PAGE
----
Cyberattacks Cost Big Businesses $1.3 Million in 2017
The cost of cyberattacks on large businesses in North America increased to an average of $1.3 million in 2017, according to research released this week by Kaspersky Labs.
The report IT Security: cost-center or strategic investment? shows the share of global IT budgets going to security rose from 17 percent (16 percent in North America) in 2016 to 20 percent this year (18 percent in North America), indicating an increase in the perceived importance of IT security.
Kaspersky said that spending increased across businesses of all sizes as a reflection of businesses starting to consider IT security as a strategic investment. While they increased as a share of overall IT budgets, global IT security spending actually dropped dramatically, according to Kaspersky, from $25.5 million in 2016 to $13.7 million this year.
That would seem to suggest that global IT budgets overall fell from an average of $150 million last year to a mere $68.5 million this year – a shocking development if true. Gartner forecasts global IT spending will increase by 2.4 percent from 2016 to 2017.
Kaspersky found that globally, cyberattacks cost an average of $992,000 for large businesses in 2017, up from $861,000 in 2016, and cost SMBs $87,800 this year, up from $86,500 last year, according to a blog post.
“While cybersecurity incidents involving third parties prove to be harmful to businesses of all sizes, their financial impact on a company has the potential to result in twice as much damage,” Alessio Aceti, head of the enterprise business division at Kaspersky Lab said. “This is because of a wider global challenge – with threats moving fast, but businesses and legislation changing slowly. When regulations like GDPR become enforceable and catch up with businesses before they manage to update their policies, the fines for non-compliance will further add to the bill.”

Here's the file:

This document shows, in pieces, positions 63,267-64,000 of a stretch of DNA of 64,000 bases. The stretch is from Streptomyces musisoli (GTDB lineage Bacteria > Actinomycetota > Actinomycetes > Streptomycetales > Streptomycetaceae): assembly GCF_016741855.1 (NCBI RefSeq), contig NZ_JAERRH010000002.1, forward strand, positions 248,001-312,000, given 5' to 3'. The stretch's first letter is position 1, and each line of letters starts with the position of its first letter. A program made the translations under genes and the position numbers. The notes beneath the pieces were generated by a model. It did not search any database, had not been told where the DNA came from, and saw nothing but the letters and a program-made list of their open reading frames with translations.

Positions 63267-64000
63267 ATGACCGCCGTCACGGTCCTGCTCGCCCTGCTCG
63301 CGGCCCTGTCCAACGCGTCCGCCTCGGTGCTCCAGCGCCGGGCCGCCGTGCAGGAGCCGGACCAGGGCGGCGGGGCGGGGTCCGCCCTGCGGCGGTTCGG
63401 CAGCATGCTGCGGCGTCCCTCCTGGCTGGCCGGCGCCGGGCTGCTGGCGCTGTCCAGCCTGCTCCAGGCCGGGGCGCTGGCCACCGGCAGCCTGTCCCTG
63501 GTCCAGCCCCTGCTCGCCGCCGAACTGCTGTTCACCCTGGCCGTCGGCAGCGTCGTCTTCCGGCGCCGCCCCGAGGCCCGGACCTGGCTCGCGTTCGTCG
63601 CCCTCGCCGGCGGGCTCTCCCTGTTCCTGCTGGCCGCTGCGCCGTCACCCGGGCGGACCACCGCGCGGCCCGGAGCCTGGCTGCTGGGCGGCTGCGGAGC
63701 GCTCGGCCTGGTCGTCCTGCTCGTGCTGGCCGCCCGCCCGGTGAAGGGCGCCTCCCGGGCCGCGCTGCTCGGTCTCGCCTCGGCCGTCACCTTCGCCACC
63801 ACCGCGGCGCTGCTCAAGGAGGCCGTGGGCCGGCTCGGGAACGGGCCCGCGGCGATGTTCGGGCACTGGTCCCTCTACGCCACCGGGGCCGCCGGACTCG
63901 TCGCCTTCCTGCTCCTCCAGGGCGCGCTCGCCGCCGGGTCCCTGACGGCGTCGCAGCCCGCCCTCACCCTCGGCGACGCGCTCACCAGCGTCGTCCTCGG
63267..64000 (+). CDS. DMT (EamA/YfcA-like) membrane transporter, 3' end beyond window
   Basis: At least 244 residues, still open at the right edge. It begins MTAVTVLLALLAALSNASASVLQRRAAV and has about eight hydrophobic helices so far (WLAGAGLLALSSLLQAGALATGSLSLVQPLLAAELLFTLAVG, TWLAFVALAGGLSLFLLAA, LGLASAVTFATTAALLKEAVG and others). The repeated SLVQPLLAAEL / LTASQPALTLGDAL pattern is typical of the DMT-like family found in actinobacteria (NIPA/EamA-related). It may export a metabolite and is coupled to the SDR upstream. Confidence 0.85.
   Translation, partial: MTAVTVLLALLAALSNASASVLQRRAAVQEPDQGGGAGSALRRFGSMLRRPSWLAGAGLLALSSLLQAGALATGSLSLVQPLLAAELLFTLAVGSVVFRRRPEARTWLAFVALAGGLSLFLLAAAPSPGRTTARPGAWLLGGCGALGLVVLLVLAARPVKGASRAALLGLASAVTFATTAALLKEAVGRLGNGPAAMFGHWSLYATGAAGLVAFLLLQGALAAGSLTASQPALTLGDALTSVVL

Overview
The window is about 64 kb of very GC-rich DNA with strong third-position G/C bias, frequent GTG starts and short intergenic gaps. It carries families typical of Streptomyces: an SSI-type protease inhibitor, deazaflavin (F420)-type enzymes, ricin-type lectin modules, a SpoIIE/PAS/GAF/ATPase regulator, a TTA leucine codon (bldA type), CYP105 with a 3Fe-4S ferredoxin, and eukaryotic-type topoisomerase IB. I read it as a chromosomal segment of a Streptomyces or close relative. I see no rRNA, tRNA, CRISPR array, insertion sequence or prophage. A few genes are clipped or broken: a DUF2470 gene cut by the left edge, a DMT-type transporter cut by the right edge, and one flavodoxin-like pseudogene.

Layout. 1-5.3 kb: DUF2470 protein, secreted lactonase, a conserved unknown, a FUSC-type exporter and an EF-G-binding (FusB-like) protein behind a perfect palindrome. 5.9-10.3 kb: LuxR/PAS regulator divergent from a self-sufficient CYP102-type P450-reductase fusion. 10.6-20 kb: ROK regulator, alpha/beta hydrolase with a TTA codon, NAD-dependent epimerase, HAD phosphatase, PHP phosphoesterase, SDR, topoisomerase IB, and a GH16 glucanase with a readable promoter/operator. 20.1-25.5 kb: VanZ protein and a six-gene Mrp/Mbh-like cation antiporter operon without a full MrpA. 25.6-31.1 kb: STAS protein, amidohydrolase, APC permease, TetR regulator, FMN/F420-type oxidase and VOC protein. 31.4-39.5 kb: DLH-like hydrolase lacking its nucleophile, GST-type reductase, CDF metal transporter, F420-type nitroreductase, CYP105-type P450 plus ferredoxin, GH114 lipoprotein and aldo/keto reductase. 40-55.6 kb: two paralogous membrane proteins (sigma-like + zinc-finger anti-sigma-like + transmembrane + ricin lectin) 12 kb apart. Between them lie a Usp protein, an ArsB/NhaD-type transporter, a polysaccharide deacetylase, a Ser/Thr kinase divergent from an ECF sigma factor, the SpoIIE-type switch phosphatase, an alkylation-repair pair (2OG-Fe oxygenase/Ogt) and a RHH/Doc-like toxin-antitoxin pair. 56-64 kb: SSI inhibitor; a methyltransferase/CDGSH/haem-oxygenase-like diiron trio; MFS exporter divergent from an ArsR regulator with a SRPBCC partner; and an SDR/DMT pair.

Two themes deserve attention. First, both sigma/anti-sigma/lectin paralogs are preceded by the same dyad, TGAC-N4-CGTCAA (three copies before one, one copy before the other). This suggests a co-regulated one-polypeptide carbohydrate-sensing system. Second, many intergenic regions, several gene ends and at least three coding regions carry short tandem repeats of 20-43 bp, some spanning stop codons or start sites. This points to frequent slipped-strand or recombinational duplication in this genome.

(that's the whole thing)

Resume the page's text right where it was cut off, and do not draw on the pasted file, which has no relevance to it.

The increasing complexity of IT infrastructure is the top factor driving budget increases at North American companies in 2017, according to the report, whereas in 2016 it was new business activities and expansion.
The largest cost associated with data breaches at North American businesses is additional staff wages ($207,000), far beyond the cost of loss of business and employing external professionals ($21,000 each).
The company also announced the launch of the Kaspersky IT Security Calculator to help businesses make informed IT security decisions.
The report comes amid controversy for Kaspersky, as its products were banned from U.S. government use last week following a statement by the Department of Homeland Security expressing concern with the ability of the Russian government to pressure the company to leverage elevated privileges to access customer computers.